The following is my review of my experiences at British Council in Kraków, Poland. I attended the CELTA program there in November and December of 2011. I’ll break things down into a few separate posts for easy reading, and so potential students of the CELTA can get a taste of this school, the tutors, and the experience in Kraków.
A Month in Kraków, Poland
The CELTA program is an intensive educational program, and lasts for a month, so wherever you might choose to do it, you’ll be spending a month there.
I have traveled all over the USA, but only twice outside of North America. My trip to Kraków was my second trip outside of North America, and I would highly recommend it as a place to stay for anyone interested in international travel. It was also an ideal city in which to be a student.
Kraków is an old city with a very long and rich history. The area has been settled since the stone age, and has been a city since the 7th century. It was the capital of Poland from 1038 to 1596.
During World War II, Kraków became the capital of Germany’s General Government. The Nazis forced the city’s large Jewish population into the Kraków Ghetto, which is today fast being renovated and turned into a major economic center of the city called Kazimierz. The famous extermination camp, Auschwitz, lies just outside the city. As a result, there are numerous WWII memorials, museums, and cultural artifacts. The small outdoor markets often feature tables laid out with WWII memorabilia, from both the Axis and the Allies.
Kraków’s historic center includes Old Town, Kazimierz, and the Wawel Castle. The British Council offices are located in the center of Old Town, just a few steps from St. Mary’s Basilica, a gothic cathedral re-built in the 14th century.
It is a truly beautiful city, filled with architectural masterpieces built over the course of several centuries. While much of Kraków was destroyed in the numerous wars that have plagued Poland, much of it has been preserved, re-built, or renovated. The historic centers are a true marvel for those travelers coming from North America, who have likely seldom seen a building more than 100 years old.
The city has a few large, modern shopping malls near to the historic centers, just outside their borders, for those who are interested in a more modern shopping or dining experience.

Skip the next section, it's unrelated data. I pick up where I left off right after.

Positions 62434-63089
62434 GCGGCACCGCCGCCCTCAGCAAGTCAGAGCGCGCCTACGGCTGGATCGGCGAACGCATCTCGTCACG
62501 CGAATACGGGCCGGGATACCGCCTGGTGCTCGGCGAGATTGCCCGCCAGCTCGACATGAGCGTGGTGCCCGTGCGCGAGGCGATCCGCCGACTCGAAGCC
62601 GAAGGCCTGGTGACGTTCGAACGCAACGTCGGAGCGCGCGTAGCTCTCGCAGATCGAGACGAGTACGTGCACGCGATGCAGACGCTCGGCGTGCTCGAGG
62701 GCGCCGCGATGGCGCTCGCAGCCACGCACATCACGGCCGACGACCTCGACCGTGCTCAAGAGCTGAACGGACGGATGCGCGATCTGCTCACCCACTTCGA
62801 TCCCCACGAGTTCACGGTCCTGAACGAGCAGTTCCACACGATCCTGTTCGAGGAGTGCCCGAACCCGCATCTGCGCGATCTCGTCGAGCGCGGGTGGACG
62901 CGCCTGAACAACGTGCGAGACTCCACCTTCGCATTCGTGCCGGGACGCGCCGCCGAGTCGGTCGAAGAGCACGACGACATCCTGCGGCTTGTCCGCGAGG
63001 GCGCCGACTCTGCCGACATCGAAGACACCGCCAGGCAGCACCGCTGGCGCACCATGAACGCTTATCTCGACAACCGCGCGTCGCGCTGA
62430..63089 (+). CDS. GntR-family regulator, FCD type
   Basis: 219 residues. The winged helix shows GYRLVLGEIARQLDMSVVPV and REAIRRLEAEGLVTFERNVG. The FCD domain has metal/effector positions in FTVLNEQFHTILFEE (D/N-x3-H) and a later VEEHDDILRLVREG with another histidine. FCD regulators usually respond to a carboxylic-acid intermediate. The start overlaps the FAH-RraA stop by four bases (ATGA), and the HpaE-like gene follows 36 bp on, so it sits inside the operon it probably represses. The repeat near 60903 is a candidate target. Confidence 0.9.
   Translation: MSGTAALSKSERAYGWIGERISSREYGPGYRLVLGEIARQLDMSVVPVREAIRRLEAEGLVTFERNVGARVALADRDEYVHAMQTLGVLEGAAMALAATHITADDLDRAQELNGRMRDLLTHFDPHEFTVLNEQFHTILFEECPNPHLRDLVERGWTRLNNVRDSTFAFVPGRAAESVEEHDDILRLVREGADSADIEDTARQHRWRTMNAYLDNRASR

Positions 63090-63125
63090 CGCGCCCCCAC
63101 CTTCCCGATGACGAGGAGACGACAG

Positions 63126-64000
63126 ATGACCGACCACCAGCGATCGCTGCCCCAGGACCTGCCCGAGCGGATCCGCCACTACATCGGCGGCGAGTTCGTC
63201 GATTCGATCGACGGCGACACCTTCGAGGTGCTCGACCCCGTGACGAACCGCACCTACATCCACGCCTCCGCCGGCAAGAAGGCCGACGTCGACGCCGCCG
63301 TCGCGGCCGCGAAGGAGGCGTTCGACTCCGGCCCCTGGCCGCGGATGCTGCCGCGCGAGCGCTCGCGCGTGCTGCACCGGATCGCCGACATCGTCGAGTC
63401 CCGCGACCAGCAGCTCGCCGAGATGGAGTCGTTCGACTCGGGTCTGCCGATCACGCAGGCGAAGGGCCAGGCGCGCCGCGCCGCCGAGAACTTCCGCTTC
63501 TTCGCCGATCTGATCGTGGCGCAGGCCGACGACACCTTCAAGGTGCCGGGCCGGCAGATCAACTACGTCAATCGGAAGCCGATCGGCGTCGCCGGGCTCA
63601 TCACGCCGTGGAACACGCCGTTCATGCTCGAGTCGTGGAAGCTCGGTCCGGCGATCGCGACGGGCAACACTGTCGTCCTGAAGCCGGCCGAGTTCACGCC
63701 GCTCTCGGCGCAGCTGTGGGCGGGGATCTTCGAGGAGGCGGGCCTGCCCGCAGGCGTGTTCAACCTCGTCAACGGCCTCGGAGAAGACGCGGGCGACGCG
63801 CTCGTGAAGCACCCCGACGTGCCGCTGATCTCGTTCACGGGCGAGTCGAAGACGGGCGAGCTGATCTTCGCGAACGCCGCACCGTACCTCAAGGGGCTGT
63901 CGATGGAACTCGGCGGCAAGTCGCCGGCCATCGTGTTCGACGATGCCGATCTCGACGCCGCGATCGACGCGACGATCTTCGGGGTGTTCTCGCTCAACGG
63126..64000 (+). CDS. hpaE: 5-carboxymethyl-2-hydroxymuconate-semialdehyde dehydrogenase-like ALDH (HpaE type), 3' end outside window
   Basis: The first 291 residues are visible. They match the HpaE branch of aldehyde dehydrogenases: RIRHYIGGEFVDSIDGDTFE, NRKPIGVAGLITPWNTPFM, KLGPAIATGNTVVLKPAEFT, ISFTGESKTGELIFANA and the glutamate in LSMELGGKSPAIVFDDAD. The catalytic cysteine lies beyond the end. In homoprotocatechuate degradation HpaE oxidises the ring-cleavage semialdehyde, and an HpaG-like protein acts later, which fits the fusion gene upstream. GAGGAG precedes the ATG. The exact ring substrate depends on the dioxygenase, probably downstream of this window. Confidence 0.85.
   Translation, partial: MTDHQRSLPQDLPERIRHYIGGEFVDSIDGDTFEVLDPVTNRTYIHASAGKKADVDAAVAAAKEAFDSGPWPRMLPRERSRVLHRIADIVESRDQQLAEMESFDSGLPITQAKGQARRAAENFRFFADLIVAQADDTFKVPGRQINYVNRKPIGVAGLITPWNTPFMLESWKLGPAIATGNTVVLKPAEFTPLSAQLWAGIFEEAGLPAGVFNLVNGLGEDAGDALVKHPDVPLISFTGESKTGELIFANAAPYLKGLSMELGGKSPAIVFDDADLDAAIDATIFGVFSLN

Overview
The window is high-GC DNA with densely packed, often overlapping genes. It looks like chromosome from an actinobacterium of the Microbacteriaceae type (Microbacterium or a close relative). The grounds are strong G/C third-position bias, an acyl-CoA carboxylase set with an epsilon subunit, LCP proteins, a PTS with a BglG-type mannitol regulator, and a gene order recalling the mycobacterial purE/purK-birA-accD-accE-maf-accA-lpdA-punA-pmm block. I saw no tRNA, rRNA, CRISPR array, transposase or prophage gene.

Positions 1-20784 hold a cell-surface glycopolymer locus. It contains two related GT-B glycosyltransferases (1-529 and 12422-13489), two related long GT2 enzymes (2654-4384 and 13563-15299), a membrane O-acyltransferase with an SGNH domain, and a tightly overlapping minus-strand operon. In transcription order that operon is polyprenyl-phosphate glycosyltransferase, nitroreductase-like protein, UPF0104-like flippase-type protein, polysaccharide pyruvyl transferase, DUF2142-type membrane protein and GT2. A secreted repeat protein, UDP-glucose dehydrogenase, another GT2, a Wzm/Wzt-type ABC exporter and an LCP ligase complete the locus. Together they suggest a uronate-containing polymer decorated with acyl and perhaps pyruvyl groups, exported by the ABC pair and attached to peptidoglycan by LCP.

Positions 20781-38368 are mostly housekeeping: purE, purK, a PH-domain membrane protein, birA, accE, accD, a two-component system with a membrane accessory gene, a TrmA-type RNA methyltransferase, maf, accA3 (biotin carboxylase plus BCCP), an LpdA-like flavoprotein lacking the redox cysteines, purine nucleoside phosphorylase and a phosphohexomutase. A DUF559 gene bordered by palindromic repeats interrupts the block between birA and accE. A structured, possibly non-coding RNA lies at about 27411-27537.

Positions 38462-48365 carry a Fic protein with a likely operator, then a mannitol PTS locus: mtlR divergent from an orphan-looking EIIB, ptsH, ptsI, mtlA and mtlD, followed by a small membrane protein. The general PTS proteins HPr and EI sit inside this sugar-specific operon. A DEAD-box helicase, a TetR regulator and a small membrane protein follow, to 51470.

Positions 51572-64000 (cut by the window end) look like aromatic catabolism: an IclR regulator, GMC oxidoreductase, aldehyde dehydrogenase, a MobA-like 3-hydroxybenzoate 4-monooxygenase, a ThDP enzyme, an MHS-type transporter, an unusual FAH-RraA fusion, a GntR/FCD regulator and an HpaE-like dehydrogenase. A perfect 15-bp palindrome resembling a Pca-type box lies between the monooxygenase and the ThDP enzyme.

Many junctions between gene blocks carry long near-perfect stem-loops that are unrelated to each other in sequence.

Kraków possesses an incredible array of quality restaurants, cafes, and shops. The selection of international foods is a bit limited, with Italian food featured prominently. Asian restaurants are less numerous, though quality Thai, Chinese, Japanese and Indian may be found here. The selection of foods from Poland and the surrounding nations, however, is extremely plentiful. Restaurants here are inexpensive by North American standards, but the food in the historic centers does tend to be marked up by 20% to 200% compared with restaurants outside the central historic centers. To give an idea of the pricing, I frequented a local Polish hole-in-the-wall that would give a four-course meal with drink for about US$9. I also went to a fine-dining restaurant, and ate a three-course meal with a half-liter of quality Polish draught beer for only $25.
Accommodations can be rented at very reasonable rates. When staying anywhere in former Soviet nations, I would highly recommend renting an apartment rather than staying in a hotel. There are several reasons for this. First, apartments can usually be had for a lower price, especially when staying for an extended period, such as over a week. Second, an apartment will usually include an equipped kitchen, an iron, an ironing board, an equipped bathroom with hair dryer, and often other amenities like washer/dryer, etc. Third, an apartment will generally provide more privacy, as the cleaning crew only enters once per week, instead of once per day, as in a hotel. Hotels throughout former Soviet nations tend to be highly overpriced relative to apartments, and to offer very few amenities, if any.
For all of the above reasons, Kraków is an incredibly nice city for a student to attend any sort of educational program. I would highly recommend it for anyone considering overseas education.